Weber, twice just one step away from becoming a cyclocross world champion, arrived feeling like the underdog. Freeman’s string of wins in the series and recent domination of elite ‘cross races on the Front Range made her a favorite to win at the reservoir or place high enough to claim the series overall.
But a crash in front of Freeman early on left her extracting a foot from another rider’s spokes and subsequently near the back of the field. That “little twist of luck” as Weber called it, together with her strong performance in the chase group behind Peterson, helped the Boulder Cycle Sport lady take the series overall by just half a point over Freeman.
At the finish line Peterson lingered to share thoughts on her win. “It’s great. Surprising, but I’ll take it. I love it. Racing out here is always fun and I think everybody was dreading this race a little bit just because of the cold, but I don’t know. It was fun and it’s always great to have the girls out here racing no matter what the temperature.”
The field started off the line on pavement covered with patches of packed snow. Peterson led the way into an almost immediate left-hand turn.
“I got the hole shot which was great, which I was kind of surprised at. I think everybody was a little scared with the ice on the pavement,” she said after the race. “I had a great line from the start that was a little bit drier than I think some of the others…”
The circuit traced the edges of a field then exited onto slippery rising pavement before curving onto frozen ground and a collection of turns.
Concerns about safety were well placed. Many crashes occurred throughout the day’s racing on one particular off-camber turn. A member of the medical crew attempted to de-ice it by roughing up the ground with her boots.
Peterson later described the course as a mix of icy corners and tacky straight-ways. She seemed to thrive on the diverse conditions. “It was kind of fun having the difference between some parts of the course that were really fun and some places you were like ‘Ah!’ a little sketched out,” she said.
The circuit carried the field down to the edge of a reservoir completely covered with hoarfrost. By the time Peterson climbed up from the beach on frozen sand she had accumulated a lead of over ten seconds half-way into lap one. She later attributed her early gap to the freedom of first on course. “Being on the front in this kind of stuff is really beneficial…I think that’s where I got a lot of time on the first lap was just being able to ride my own style and my own pace.”
Weber and Barker appeared next on course. After a small gap Jess D’Amato (Evol Foods) paced a large group that included Hogan and Boni. Freeman rode in twelfth place.
The ladies entered another section of turns on snow layered over packed sand. That led to the course’s only planned dismount, the boathouse stairs, and then a concrete ramp back onto the sand.
Boni and Hogan joined Weber in pursuit of the leader by lap three while Barker fell back to the next group with Mina Anderberg (Team FUJI), Laurel Rathbun (Exergy Twenty16), and D’Amato. Freeman kept on in twelfth as four laps remained.
Hogan recognized she felt confident in the dicey conditions and used that to move into second in lap four, distancing herself from Weber. Boni now chased Weber and the several bike lengths between them. Peterson’s lead was now twenty-five seconds.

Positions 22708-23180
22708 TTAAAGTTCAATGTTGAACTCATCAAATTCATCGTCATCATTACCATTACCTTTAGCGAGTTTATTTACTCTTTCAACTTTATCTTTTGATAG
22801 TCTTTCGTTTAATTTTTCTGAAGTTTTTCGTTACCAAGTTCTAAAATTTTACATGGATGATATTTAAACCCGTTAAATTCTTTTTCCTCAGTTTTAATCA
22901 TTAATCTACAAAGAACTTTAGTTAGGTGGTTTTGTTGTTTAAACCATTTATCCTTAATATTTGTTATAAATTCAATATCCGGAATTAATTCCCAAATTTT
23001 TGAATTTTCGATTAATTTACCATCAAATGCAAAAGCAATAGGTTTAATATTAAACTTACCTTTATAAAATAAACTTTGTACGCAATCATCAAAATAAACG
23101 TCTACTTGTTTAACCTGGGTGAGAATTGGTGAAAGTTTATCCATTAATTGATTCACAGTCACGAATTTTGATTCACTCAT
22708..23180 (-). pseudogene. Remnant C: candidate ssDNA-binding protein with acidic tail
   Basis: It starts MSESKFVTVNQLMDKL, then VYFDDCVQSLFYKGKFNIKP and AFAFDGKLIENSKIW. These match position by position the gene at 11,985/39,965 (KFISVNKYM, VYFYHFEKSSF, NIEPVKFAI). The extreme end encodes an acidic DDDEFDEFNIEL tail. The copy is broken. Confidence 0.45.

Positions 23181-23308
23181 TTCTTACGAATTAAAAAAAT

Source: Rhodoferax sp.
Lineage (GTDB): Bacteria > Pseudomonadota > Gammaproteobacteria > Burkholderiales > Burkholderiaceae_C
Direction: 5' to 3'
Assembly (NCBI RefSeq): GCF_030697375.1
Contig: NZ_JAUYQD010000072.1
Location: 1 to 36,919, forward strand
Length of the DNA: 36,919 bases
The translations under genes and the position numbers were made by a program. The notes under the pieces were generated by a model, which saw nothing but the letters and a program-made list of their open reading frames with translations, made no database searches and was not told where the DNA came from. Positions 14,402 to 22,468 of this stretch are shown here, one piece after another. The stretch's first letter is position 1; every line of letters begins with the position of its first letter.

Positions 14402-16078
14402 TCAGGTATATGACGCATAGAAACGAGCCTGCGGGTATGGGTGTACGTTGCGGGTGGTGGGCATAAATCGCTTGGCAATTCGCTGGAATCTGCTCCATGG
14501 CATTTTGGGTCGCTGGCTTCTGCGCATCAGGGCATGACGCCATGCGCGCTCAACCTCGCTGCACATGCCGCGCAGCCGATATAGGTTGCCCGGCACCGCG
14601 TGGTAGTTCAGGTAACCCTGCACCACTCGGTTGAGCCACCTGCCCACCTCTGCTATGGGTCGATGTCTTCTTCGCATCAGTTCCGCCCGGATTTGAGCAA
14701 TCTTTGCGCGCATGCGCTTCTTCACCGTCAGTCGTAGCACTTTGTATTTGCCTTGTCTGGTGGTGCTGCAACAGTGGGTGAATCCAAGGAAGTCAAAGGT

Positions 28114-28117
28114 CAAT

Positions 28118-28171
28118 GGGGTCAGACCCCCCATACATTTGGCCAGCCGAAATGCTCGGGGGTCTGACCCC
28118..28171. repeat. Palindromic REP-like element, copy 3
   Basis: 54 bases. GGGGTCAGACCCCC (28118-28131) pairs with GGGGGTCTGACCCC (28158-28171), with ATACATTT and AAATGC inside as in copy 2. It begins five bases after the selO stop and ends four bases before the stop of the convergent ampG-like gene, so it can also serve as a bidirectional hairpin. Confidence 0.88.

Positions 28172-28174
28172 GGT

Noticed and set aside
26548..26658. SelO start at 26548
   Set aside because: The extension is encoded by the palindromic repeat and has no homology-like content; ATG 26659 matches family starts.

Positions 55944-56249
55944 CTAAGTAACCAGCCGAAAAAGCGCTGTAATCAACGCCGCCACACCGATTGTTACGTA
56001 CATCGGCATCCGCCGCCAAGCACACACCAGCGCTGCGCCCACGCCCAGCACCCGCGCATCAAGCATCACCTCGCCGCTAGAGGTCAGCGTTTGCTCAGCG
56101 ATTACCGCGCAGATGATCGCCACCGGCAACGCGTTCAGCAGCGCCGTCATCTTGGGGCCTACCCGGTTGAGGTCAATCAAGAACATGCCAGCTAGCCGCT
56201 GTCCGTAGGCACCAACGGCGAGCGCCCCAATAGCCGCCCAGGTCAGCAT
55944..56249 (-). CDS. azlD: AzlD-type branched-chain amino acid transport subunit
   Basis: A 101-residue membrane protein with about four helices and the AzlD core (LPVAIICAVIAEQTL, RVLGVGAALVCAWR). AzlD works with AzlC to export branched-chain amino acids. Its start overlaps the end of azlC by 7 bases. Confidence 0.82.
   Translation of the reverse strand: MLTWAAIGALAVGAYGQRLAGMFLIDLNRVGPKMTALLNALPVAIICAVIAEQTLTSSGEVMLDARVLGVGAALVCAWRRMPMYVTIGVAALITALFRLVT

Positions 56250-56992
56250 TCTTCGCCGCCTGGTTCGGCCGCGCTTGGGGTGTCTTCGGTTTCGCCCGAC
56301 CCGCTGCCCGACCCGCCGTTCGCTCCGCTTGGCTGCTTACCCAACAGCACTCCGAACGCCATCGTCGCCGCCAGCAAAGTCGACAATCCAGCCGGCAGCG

The following lap Hogan still held second on course. However Weber kept her on a short leash.
Another lap later and the situation up front was unchanged, but a larger group had consolidated behind Boni. It included Barker, Katie Clouse (Canyon Bicycles), D’Amato, Rathbun, and Ann Trombley (Tokyo Joe’s). Feedback Sports rider Emma Dunn trailed them. As the race went on and more sweat seeped through clothing, crystalline white lines grew thicker on arms and legs. Frost gathered on hair and lengthened into icicles on faces.
With two laps to go Freeman moved up several spots. Hogan, later citing a loss of focus, lost her advantage on Weber and provided an assist to Boni who gained speed in the final two laps.
“I made a couple of mental mistakes to let them back in or even in the last lap in a corner right in the beginning I went down and they caught right back up to me,” Hogan explained. “And then Kristal was encouraged…”
Hogan’s strength in wintry conditions – she won a snowy Frisco Cross earlier in the season – helped her retain second on the line. Boni followed four seconds later for third. Weber got fourth. Clouse snared fifth ahead of Barker and Rathbun. Freeman emerged for eighth which secured her second place overall in the series.
Weber expressed gratitude about coming out on top of the series. “I didn’t have an epic race today by any means, but yea I’m really excited,” she said. “You gotta have the good skills on a day like today and I got lucky. A little bit of luck – it’s always good in a cross race.”
When Peterson arrived at the finish, her face radiated an indoor shade of pink. “I think I had the right layering on. Nothing went too numb,” she said, except for her hands in lap two. “But you always know they’ll come back eventually.” And during the race, they did recover.
“I’m nice and toasty now,” she added. “Everything’s nice and warm. I could keep going.”
For full results from Cyclo-X Boulder Reservoir see the Bicycle Racing Association of Colorado’s website.
Find the overall series standings at Without Limits Productions.
Some cyclists are particular about their socks. One guy likes to wear a new pair before a time trial; another can’t race in the pair he warmed-up in.
Some cyclists choose a certain orange and blue pair to remember Amy Dombroski and support the foundation established in her name.
Colorado venues are the scenes for these photos.
To order a pair of socks or donate, visit the Amy D. Foundation store online, which also hosts a gallery of photos from Amy’s life.
To chase or be chased. Which is a better position in a cyclocross race, hunting down a quarry or glancing over your shoulder and feeling hunted?
A target ahead can act as a goal and provide focus. Others, like Danny Summerhill, prefer attacking an open track to avoid getting taking down in a crash by riders ahead and to choose the best lines.
On Saturday at Cyclo-X Westminster Chris Baddick (Gear Movement) was Robin Eckmann’s target. Listening to Baddick explain how he became the hunted one, he sounded like a reluctant leader.